New computing technology enables researchers to see clearer images of biomolecules by breaking the usual resolution limits of the atomic force microscope (AFM). The method offers a new way of obtaining high quality structural data on biological compounds such as proteins in their natural environment.

While X-ray crystallography and cryo-electron microscopy allow researchers to image biomolecules at the atomic level, these techniques are based on samples that have been crystallized or frozen at ultra-cold temperatures, which can alter the natural shapes of the molecules. With AFM, molecules can be examined under normal physiological conditions, but the images are not as sharp as with the other methods.

An image with AFM images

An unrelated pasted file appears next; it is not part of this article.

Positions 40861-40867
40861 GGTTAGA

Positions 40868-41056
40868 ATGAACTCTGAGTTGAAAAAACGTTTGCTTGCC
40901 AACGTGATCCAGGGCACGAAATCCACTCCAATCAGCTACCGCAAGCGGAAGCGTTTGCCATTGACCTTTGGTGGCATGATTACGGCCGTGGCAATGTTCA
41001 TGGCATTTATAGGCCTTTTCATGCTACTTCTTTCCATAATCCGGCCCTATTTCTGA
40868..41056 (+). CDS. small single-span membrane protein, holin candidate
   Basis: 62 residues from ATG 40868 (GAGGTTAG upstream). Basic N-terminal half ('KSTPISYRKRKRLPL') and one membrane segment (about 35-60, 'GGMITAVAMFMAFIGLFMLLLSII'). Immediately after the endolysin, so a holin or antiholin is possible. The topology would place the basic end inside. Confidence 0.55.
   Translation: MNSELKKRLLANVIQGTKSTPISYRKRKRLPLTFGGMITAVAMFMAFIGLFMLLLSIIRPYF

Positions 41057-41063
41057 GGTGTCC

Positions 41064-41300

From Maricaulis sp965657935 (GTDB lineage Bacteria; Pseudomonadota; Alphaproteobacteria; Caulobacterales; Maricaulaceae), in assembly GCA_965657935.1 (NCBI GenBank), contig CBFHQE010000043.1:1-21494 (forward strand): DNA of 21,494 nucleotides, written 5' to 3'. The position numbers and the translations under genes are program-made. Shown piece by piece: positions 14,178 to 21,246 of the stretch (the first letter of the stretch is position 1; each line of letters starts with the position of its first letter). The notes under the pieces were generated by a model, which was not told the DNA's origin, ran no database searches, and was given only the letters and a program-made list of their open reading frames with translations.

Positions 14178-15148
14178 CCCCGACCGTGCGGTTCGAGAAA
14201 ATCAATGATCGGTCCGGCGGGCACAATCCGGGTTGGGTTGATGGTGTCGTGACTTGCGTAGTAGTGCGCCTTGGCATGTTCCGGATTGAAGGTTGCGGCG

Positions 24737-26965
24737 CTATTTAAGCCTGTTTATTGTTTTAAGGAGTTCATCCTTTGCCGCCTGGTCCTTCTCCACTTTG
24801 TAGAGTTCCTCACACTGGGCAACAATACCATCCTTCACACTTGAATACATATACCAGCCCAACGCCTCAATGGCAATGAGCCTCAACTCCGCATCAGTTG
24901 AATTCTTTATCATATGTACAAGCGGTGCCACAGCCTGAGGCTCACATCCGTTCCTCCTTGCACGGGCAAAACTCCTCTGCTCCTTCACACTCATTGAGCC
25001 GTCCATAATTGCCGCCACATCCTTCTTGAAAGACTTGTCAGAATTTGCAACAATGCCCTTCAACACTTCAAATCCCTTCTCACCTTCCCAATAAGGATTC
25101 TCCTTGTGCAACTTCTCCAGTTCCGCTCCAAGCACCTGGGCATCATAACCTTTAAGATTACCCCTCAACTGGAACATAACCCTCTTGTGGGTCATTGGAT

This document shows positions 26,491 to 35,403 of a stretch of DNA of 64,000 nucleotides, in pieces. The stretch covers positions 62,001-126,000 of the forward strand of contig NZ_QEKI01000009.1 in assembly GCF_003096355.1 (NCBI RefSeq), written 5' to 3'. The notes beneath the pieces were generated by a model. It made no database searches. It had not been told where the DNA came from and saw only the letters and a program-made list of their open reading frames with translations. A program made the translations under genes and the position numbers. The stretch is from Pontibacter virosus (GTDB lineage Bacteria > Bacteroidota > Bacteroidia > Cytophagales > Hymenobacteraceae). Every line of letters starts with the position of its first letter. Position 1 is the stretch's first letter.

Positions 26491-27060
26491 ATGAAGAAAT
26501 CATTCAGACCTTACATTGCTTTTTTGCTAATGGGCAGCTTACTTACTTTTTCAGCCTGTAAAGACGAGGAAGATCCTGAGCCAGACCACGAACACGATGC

A team led by Simon Schuering from Cornell University, USA, has now found a way to improve the quality of AFM images. The strategy, inspired by methods already used in optical microscopy, uses a localization image reconstruction algorithm to process data from multiple scans of individual molecules. It can even be used retrospectively to reveal new details hidden in old AFM data.

The researchers demonstrate the technique and explain that they “could increase the resolution beyond the limits set by the tip radius and dissolve individual amino acid residues on soft protein surfaces under native and dynamic conditions”.

Highlighting another benefit of the technique, Scheuring said on the Weill Cornell Medicince website that using high-resolution AFM to monitor individual molecules as they move between confirmations could help “avoid potentially misleading results when averaging of data from many molecules can occur “.

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